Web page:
Correlates of BMI Misreporting among Apparently Healthy Individuals: The ATTICA Study* Academic Article uri icon


  • OBJECTIVE: The aim of this study was to investigate correlates of misreporting in BMI, based on self-reported weight and height, in a randomly selected population sample of Greek adults and to evaluate the effect of obesity status misclassification on the associations between obesity and disease. RESEARCH METHODS AND PROCEDURES: During 2001 to 2002, we randomly enrolled 1514 men (18 to 87 years old) and 1528 women (18 to 89 years old) from the Attica area, Greece; the sampling was stratified by the age-sex distribution of the region. Various sociodemographic, clinical, and psychological characteristics were self-reported, and weight and height were measured and recorded in all participants. RESULTS: The proportions of true positives and true negatives for correct obesity status identification were 62% and 97%, respectively. Women were 9 times more likely to be under-reporters than men, whereas men were 7.5 times more likely to be over-reporters. A 10-year increase in age was associated with a 48% higher likelihood of being an under-reporter and 26% lower likelihood of being an over-reporter, irrespective of sex and other characteristics of the participants. Clinical status, such as the presence of hypertension and diabetes, was associated with under-reporting of body weight. Furthermore, the use of self-reported data may substantially exaggerate associations between obesity and obesity-related diseases, such as diabetes, hypercholesterolemia, and hypertension. DISCUSSION: The study indicates that, apart from age and sex, disease status may be another factor that influences misreporting of obesity status, with diabetic and hypertensive people to be more likely to under-report their overweight. Use of self-reported data may bias obesity-disease associations.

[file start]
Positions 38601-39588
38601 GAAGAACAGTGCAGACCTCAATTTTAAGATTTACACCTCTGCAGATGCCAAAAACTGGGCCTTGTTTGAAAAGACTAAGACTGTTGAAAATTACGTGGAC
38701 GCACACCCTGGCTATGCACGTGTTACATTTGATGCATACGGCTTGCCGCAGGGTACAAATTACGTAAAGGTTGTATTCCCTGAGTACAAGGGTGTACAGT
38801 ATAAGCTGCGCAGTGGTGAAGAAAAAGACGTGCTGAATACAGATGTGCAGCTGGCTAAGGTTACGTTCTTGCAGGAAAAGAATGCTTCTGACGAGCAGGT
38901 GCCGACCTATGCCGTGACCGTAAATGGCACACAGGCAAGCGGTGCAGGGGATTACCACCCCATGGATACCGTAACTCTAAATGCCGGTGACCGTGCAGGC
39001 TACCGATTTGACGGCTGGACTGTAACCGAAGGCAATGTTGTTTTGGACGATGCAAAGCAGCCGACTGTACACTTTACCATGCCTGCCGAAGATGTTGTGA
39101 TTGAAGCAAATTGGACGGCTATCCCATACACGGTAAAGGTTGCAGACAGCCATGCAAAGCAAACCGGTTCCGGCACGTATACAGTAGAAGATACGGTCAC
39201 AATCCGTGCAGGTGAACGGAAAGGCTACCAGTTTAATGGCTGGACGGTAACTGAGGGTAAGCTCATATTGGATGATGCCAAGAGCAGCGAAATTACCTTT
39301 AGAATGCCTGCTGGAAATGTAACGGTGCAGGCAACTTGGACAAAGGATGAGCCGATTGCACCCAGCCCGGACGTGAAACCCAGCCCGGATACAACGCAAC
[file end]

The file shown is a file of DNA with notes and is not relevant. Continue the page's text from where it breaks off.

publication date

  • May 2006

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